Published September 09, 2013
| Sports Network
Just over eight months after leaving FedEx Field on his shield, Robert Griffin III will be back under center as the Washington Redskins open the 2013 NFL season by hosting NFC East-rival Philadelphia on "Monday Night Football."
The reigning NFL Rookie of the Year, of course, spearheaded Washington's 2012 revival, but was knocked out of a wild card game versus the Seattle Seahawks with tears to both the lateral collateral and anterior cruciate ligaments in his right knee.
RG3 targeted training camp to get back to work but was held back a bit for his own good, creating some friction with his head coach Mike Shanahan.
"I just want everybody to know that if there's any questions about a rift between me and coach, or if there's a conflict, there is no conflict. Coaches coach, I'm a player," Griffin said. "Coach has a plan and I'm abiding by that plan. I'm doing everything that they ask me to do. I trust those guys. They want me to have a long career and that's what this part of this plan is about."
RG3 dubbed Shanahan's plan "Operation Patience," and was eventually cleared to compete in Week 1, something Shanahan confirmed with one caveat: "unless there's some crazy setback that we don't anticipate."
With RG3 under center in his freshman NFL season, the Redskins' offense sizzled. The 'Skins were first in rushing yards (169.3), fourth in scoring (27.2 ppg) and fifth in both total yards (383.2) and touchdowns (52), including the second-best rushing total at 22.
Besides Griffin, fellow rookie Alfred Morris shined to the tune of 13 rushing touchdowns. Running backs tend to achieve a lot of success in a Shanahan-led scheme and Morris took off although Shanahan would like to see Morris more involved outside of the backfield, too.
"A lot of people come out of college and they just don't spend the time on catching the ball. He has spent a lot of time in the offseason catching the football, running routes and you can see that hard work has paid off because he's a lot more natural," Shanahan said. "It gives you another dimension."
The Redskins are one of the favorites to win the NFC East and have the offense to accomplish the feat. However, the defense could be an issue although it didn't seem to hinder Washington last season, as the team recorded a 5-1 mark in division play despite finishing 30th in pass defense (281.9).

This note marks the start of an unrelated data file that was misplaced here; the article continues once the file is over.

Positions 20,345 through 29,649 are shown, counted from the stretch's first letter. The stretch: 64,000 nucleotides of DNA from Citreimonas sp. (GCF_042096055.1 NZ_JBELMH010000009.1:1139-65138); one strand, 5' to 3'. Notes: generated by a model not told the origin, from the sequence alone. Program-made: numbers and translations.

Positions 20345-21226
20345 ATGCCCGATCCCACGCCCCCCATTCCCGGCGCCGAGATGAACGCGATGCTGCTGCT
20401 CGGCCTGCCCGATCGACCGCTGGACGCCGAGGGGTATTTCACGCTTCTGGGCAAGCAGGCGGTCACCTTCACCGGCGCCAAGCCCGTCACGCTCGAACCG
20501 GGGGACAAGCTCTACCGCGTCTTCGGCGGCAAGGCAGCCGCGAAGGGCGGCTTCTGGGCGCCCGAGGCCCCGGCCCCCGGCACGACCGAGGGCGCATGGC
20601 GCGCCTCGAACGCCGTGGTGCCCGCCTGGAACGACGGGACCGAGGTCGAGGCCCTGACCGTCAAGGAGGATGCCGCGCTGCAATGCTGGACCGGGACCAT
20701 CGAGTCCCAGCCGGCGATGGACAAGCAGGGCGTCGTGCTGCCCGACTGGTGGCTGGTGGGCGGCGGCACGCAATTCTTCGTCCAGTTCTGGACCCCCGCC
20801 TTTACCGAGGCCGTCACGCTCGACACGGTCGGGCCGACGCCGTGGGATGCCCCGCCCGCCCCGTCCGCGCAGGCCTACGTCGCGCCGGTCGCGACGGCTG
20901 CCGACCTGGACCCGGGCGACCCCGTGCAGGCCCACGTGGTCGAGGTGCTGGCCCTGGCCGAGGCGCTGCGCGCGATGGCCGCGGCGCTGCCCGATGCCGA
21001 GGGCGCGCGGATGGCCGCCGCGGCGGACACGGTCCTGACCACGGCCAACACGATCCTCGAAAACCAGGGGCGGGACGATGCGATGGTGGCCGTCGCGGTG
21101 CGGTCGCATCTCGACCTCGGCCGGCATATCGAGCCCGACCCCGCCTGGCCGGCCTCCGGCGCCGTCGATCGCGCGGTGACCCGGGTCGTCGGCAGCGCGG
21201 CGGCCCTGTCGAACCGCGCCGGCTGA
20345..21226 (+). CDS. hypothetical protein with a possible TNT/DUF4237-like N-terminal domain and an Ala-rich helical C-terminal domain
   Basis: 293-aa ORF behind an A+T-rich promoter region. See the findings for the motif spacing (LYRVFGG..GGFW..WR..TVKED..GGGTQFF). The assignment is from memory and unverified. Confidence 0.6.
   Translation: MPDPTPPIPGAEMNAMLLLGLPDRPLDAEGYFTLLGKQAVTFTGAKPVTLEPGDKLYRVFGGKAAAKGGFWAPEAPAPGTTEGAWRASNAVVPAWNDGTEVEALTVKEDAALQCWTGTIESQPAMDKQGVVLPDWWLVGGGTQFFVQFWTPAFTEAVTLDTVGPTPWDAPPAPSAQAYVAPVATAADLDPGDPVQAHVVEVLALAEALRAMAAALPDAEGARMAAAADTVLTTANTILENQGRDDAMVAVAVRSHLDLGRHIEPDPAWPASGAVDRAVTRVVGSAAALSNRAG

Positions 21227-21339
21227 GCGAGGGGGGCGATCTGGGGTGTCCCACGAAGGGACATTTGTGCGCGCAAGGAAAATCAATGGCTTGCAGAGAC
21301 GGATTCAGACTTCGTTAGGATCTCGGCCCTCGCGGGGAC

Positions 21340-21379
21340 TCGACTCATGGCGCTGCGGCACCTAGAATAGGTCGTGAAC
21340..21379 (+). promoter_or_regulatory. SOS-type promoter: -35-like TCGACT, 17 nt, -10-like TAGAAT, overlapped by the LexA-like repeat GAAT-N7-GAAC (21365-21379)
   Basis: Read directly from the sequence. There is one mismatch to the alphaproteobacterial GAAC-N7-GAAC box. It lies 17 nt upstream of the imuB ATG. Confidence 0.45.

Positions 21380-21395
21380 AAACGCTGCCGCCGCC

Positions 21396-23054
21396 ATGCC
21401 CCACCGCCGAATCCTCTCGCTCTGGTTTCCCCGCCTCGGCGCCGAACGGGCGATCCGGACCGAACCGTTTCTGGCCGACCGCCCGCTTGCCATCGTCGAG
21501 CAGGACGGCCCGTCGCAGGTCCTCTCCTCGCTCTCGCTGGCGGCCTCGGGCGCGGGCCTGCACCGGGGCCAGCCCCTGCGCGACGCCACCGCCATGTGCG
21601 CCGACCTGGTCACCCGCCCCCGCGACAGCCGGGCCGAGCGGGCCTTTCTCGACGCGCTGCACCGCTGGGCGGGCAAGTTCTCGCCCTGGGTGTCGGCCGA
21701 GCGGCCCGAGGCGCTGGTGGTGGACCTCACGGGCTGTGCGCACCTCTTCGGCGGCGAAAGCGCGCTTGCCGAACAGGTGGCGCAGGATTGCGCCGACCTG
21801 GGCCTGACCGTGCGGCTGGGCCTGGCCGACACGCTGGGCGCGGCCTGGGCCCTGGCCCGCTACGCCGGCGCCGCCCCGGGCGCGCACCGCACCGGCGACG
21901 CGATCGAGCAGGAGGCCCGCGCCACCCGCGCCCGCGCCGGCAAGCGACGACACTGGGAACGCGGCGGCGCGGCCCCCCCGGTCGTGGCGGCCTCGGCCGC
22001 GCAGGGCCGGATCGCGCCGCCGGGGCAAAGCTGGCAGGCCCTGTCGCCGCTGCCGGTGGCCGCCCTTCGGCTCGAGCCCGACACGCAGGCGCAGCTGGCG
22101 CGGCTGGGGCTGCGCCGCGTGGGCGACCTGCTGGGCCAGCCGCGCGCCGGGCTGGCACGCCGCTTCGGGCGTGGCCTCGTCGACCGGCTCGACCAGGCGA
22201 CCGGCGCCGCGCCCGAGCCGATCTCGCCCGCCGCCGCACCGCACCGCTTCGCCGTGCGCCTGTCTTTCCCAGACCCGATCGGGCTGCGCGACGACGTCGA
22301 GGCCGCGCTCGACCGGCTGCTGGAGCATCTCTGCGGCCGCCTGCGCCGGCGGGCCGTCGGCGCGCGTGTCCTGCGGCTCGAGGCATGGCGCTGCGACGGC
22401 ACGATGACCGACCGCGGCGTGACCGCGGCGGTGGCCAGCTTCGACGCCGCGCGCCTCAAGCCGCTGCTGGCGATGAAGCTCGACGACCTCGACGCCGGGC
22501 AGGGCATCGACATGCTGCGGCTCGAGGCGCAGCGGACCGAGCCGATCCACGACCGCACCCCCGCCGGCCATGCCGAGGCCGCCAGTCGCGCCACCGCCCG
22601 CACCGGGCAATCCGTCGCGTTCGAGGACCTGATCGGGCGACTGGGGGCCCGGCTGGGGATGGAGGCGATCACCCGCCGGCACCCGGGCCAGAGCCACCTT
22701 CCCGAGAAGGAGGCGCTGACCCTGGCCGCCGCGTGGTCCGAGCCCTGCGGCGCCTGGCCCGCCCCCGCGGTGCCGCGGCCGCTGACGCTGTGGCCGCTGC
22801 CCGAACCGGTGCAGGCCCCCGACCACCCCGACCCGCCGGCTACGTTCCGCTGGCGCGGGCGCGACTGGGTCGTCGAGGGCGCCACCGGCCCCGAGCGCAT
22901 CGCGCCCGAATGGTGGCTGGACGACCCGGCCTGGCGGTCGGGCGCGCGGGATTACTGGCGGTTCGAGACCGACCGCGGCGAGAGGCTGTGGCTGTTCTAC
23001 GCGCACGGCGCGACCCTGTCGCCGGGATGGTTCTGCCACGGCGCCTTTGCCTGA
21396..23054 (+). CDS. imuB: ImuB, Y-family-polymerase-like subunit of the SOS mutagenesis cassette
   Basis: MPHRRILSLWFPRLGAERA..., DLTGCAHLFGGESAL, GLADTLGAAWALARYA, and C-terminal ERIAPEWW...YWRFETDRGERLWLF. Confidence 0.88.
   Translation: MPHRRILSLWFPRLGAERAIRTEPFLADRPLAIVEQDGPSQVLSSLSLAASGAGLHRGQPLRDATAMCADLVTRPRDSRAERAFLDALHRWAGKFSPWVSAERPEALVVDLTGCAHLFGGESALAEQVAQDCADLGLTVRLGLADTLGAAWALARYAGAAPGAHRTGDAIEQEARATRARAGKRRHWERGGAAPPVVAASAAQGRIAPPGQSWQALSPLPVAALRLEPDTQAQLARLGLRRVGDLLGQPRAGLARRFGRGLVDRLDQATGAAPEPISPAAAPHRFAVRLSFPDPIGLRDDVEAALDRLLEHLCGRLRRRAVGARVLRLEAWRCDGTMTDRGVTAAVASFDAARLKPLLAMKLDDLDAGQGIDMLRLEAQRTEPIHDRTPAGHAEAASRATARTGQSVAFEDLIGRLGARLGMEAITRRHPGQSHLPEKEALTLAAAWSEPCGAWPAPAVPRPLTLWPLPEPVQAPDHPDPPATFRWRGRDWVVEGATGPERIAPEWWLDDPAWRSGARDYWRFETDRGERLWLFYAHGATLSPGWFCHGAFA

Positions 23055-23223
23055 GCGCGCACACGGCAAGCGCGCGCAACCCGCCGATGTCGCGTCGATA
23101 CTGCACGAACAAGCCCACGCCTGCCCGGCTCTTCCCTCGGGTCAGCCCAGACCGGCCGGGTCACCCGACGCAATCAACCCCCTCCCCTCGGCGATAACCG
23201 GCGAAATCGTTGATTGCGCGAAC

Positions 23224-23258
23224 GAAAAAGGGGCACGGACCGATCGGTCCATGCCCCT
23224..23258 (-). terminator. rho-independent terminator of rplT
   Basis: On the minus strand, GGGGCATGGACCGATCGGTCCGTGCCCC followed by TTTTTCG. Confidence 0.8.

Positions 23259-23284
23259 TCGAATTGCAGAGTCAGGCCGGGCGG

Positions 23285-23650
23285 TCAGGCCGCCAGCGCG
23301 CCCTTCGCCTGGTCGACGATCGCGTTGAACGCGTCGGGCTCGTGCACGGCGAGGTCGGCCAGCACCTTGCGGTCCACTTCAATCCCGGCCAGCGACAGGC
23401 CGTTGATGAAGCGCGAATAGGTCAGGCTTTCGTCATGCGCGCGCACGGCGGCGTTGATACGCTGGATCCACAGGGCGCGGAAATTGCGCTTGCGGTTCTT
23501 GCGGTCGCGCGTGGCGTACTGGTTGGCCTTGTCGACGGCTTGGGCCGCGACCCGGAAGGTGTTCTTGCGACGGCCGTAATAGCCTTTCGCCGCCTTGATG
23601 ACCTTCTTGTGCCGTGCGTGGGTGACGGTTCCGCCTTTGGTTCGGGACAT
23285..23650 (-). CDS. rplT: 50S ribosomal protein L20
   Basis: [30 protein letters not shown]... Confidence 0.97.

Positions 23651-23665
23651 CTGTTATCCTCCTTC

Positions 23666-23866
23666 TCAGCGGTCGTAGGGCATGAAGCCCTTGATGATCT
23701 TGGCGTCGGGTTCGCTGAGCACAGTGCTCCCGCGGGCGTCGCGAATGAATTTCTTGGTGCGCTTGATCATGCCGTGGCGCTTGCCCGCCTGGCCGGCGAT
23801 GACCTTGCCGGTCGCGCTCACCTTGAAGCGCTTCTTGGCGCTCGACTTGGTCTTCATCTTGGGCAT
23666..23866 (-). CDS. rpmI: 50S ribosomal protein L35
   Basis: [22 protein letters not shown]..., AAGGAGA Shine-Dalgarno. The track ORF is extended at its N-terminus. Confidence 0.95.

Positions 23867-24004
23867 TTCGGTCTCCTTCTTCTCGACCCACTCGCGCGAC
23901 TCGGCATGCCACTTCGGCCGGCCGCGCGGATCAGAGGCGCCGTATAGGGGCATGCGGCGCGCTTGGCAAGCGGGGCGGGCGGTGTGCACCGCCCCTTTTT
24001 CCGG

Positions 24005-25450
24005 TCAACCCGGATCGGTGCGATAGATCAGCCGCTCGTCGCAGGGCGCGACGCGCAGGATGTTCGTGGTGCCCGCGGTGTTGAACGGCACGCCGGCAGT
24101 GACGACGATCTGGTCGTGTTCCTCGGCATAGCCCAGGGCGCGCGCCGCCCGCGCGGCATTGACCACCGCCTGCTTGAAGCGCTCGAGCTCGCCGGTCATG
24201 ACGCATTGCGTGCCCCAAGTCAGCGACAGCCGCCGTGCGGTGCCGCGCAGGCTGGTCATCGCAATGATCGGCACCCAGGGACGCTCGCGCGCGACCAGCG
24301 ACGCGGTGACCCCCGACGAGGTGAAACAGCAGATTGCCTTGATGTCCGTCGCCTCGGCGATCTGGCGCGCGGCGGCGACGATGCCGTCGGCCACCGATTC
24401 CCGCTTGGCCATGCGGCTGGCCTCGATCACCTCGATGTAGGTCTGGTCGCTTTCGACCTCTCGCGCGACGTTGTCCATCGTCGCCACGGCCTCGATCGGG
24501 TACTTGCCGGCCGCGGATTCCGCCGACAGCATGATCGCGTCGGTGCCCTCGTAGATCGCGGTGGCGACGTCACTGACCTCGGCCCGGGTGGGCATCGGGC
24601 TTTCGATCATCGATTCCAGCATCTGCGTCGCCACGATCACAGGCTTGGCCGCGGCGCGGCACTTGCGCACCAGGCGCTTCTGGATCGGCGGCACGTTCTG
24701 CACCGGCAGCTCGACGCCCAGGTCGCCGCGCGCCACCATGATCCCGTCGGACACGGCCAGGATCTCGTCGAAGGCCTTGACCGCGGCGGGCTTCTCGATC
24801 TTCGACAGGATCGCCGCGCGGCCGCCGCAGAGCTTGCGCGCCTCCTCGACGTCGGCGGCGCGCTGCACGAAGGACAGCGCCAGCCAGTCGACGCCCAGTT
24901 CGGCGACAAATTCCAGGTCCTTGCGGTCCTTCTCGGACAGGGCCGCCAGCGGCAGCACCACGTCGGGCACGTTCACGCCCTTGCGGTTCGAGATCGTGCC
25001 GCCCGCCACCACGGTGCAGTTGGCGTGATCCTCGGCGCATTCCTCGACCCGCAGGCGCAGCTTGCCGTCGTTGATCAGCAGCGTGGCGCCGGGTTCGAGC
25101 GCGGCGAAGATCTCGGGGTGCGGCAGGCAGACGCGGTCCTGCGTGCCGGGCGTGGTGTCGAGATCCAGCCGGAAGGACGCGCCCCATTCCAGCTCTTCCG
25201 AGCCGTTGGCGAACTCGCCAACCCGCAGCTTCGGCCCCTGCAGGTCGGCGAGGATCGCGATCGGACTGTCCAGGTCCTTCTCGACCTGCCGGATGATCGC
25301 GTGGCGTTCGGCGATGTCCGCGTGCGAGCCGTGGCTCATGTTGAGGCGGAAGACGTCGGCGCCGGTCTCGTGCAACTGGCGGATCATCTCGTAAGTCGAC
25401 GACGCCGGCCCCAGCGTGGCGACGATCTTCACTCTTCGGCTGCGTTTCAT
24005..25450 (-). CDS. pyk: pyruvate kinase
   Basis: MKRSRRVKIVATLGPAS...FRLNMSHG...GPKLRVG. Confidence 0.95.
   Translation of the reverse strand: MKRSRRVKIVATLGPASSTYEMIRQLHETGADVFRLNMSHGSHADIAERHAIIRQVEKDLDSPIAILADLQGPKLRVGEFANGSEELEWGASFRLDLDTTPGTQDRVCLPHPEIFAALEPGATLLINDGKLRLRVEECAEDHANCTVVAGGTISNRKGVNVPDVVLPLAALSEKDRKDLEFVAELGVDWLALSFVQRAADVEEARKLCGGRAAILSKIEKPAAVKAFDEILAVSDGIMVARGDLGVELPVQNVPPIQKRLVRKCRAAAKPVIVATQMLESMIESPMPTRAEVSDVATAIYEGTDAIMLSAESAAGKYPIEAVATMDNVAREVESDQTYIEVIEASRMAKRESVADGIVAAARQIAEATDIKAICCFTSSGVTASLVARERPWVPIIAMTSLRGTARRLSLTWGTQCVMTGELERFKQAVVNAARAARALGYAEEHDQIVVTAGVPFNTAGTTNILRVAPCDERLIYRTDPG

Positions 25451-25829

The Redskins should be bolstered by the return of star linebacker Brian Orakpo, who suffered a pectoral tear in the second game of the season in 2012.
"He can do it all," Shanahan said of Orakpo. "He's everything you look at in a Pro Bowl linebacker."
Things are far different in South Philadelphia these days as Chip Kelly has not only changed the stale culture around the Eagles, he has strapped a defibrillater on it and shocked it into a new era.
Andy Reid's 14-year tenure in the City of Brotherly Love ended after a 4-12 finish last season and a second straight year not making the playoffs.
Kelly and his innovative, up-tempo offense touched down this offseason and many believe his presence will resuscitate the languishing effect left by Reid.
The first order of business was choosing a starting quarterback and after a very lengthy process which went deep in the summer, the first year coach stood pat, handing the keys to veteran Michael Vick, who won the job over second- year QB Nick Foles and rookie Matt Barkley.
Vick has some toys to work with in running backs LeSean McCoy and Bryce Brown, wide receiver DeSean Jackson and tight end Brent Celek. He lost a weapon in wideout Jeremy Maclin, who is done for the season with a torn ACL suffered during the first weekend of training camp, however.
Philadelphia's offensive line, arguably the strongest unit on the team, is back at full strength. Like all offenses, a strong line can lead to greener pastures and the Eagles are hoping in time it will occur for them.
Philadelphia's biggest area of concern is the defense. The unit has moved to a 3-4 base scheme under new coordinator Bill Davis, whose track record isn't all that pristine.